Reading the many accounts of female physicians gave me the idea of casting my character of Evangeline as more than just a mail-order bride.

 

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Guest Blog: Reporting to Work…as a Writer

I am so excited to welcome a special guest blogger. One of my favorite mystery writers. C. Hope Clark takes her writing career very seriously and what she has to share can be life changing for everyone who takes her advice to heart. Not to mention her mysteries are some of the best I’ve ever read.DSC_5681(1)

Reporting to Work . . . as a Writer

By C. Hope Clark

When people ask if I work full-time as a writer, I state yes. Then someone in the group will ask something along the line of, “How do you find the energy and creativity to write every day?” My reply is, “It’s my job. I have to report to work every day. Don’t you show up to your job whether you feel like it or not?”

Since when did writing become only a pastime and not a career? Especially since we are attempting to earn dollars from the effort.

If you are fighting to make money from your books, then you are entering a job. So, what do writing a book and reporting to a job have in common?

  • You show up to get paid.
  • You show up regularly to be taken seriously.
  • You bring a solid work ethic to the job to earn respect.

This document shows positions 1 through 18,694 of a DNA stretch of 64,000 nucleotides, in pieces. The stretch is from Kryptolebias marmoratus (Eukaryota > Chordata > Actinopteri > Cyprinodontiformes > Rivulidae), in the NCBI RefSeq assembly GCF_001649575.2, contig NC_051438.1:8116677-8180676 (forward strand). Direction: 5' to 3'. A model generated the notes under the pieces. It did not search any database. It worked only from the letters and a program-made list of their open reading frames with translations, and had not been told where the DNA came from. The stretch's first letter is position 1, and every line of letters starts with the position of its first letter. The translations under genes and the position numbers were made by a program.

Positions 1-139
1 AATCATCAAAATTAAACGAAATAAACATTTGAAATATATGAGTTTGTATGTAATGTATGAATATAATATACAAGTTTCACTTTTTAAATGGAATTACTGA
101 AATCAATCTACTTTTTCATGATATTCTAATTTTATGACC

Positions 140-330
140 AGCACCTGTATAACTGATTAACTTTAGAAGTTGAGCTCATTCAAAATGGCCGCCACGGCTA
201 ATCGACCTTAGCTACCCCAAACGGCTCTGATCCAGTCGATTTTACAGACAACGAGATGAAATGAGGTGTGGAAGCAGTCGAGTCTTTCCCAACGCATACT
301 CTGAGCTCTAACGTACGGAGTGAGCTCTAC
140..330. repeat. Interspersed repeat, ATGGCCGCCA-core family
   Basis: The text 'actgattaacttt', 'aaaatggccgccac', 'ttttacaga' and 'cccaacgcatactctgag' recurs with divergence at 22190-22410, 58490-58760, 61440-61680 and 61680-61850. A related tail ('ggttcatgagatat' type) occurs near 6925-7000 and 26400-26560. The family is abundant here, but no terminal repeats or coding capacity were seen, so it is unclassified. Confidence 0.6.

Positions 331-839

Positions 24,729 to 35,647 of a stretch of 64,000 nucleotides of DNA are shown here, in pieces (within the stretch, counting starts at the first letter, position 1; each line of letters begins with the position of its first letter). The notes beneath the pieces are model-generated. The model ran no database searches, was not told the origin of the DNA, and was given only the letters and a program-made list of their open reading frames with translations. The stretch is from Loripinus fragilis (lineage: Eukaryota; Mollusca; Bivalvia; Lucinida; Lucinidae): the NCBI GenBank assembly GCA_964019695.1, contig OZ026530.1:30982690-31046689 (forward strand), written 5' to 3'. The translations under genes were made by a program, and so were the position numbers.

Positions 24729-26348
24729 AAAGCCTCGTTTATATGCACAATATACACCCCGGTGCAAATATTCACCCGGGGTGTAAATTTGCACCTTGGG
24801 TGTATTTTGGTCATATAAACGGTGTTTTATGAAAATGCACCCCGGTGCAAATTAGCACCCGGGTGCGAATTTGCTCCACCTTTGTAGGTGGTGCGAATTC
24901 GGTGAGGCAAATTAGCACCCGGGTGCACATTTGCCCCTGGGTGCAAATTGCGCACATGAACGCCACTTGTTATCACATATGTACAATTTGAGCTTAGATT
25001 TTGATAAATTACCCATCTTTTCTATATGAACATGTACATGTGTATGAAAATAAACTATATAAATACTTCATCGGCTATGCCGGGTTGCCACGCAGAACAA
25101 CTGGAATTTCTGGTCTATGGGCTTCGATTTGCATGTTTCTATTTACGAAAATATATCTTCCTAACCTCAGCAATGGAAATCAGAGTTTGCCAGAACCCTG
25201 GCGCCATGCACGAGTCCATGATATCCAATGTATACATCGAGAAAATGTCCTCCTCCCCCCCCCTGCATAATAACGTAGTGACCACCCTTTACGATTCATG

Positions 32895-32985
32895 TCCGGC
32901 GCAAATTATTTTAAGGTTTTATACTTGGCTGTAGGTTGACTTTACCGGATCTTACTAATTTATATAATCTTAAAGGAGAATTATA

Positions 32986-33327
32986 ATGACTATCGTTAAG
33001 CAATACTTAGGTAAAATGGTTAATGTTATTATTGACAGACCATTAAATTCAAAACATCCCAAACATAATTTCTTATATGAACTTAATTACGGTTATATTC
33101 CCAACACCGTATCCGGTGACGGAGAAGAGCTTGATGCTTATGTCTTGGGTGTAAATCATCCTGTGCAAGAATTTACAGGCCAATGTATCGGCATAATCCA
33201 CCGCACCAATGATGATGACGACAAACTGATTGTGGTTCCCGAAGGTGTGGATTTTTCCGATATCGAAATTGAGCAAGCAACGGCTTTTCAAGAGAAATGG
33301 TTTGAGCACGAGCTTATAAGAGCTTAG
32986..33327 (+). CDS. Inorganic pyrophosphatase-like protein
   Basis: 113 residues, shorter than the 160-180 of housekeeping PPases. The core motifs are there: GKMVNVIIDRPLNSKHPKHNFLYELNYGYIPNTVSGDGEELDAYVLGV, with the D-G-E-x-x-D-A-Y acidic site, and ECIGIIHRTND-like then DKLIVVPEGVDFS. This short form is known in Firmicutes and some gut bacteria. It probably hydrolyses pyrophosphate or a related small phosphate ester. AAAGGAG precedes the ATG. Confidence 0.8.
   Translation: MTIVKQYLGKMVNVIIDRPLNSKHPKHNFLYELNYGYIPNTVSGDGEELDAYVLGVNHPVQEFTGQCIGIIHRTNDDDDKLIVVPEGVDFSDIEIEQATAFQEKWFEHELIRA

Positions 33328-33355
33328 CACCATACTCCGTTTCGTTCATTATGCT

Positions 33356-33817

• You work hard to get better at your job.
  • You strive to climb the ladder.
  • You work efficiently to produce more.
  • You respect those you work with.
  • You treat the customer with respect.
  • You act, dress, and reply as a professional.

In the writing business, you get out of it what you put into it. Any short cuts in production, craft, or marketing will short change your income and stunt your effort to be successful.

I began with dreams of being a mystery novelist. After two years of writing, and a few rejections, I second-guessed my decision. But I enjoyed writing, so I turned to freelancing instead. The FundsforWriters.com newsletter developed. My portfolio grew with submissions. I operated by a mantra to “keep 13 queries in play,” constantly shooting out pitches, keeping 13 outstanding at all time. When rejected, I tried to dissect why and improve.

Badge-FFW

I love this newsletter.

 

My day job was administrative director of a small federal agency. My stressful days were exacerbated by long hours in a political atmosphere. Fifty-hour weeks answering to serious people. I turned to writing for stress relief. . . and fell in love such that I set a three-year plan to cinch my belt, pay off bills and save, with the end goal being a full-time writer. Even working part-time, I could not afford to not show up to my writing job, because every step forward gave me insight into transitioning to writing full-time.